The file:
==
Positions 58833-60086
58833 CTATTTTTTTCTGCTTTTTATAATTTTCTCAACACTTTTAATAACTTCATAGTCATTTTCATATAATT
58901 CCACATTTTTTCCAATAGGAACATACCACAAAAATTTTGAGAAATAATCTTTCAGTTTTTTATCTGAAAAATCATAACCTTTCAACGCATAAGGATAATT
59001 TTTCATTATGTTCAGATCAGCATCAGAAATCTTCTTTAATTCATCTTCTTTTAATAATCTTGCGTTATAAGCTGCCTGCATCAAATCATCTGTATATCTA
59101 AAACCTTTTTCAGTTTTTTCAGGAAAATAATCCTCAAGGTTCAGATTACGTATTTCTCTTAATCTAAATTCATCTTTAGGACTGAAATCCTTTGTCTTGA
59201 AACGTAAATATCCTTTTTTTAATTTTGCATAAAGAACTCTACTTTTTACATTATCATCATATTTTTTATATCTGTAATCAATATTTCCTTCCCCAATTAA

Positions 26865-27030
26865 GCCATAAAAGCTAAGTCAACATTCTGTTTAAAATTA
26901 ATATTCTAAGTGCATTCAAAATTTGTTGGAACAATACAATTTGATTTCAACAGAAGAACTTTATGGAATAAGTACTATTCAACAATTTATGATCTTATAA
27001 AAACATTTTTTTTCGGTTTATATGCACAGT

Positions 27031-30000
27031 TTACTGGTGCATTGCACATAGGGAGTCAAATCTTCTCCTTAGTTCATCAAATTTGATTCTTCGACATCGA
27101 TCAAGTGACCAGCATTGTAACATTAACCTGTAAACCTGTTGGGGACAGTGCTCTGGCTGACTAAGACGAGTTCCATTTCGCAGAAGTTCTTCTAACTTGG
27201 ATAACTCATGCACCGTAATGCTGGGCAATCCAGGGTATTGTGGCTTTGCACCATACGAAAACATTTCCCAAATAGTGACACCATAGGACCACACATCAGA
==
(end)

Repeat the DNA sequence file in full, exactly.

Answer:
Positions 58833-60086
58833 CTATTTTTTTCTGCTTTTTATAATTTTCTCAACACTTTTAATAACTTCATAGTCATTTTCATATAATT
58901 CCACATTTTTTCCAATAGGAACATACCACAAAAATTTTGAGAAATAATCTTTCAGTTTTTTATCTGAAAAATCATAACCTTTCAACGCATAAGGATAATT
59001 TTTCATTATGTTCAGATCAGCATCAGAAATCTTCTTTAATTCATCTTCTTTTAATAATCTTGCGTTATAAGCTGCCTGCATCAAATCATCTGTATATCTA
59101 AAACCTTTTTCAGTTTTTTCAGGAAAATAATCCTCAAGGTTCAGATTACGTATTTCTCTTAATCTAAATTCATCTTTAGGACTGAAATCCTTTGTCTTGA
59201 AACGTAAATATCCTTTTTTTAATTTTGCATAAAGAACTCTACTTTTTACATTATCATCATATTTTTTATATCTGTAATCAATATTTCCTTCCCCAATTAA

Positions 26865-27030
26865 GCCATAAAAGCTAAGTCAACATTCTGTTTAAAATTA
26901 ATATTCTAAGTGCATTCAAAATTTGTTGGAACAATACAATTTGATTTCAACAGAAGAACTTTATGGAATAAGTACTATTCAACAATTTATGATCTTATAA
27001 AAACATTTTTTTTCGGTTTATATGCACAGT

Positions 27031-30000
27031 TTACTGGTGCATTGCACATAGGGAGTCAAATCTTCTCCTTAGTTCATCAAATTTGATTCTTCGACATCGA
27101 TCAAGTGACCAGCATTGTAACATTAACCTGTAAACCTGTTGGGGACAGTGCTCTGGCTGACTAAGACGAGTTCCATTTCGCAGAAGTTCTTCTAACTTGG
27201 ATAACTCATGCACCGTAATGCTGGGCAATCCAGGGTATTGTGGCTTTGCACCATACGAAAACATTTCCCAAATAGTGACACCATAGGACCACACATCAGA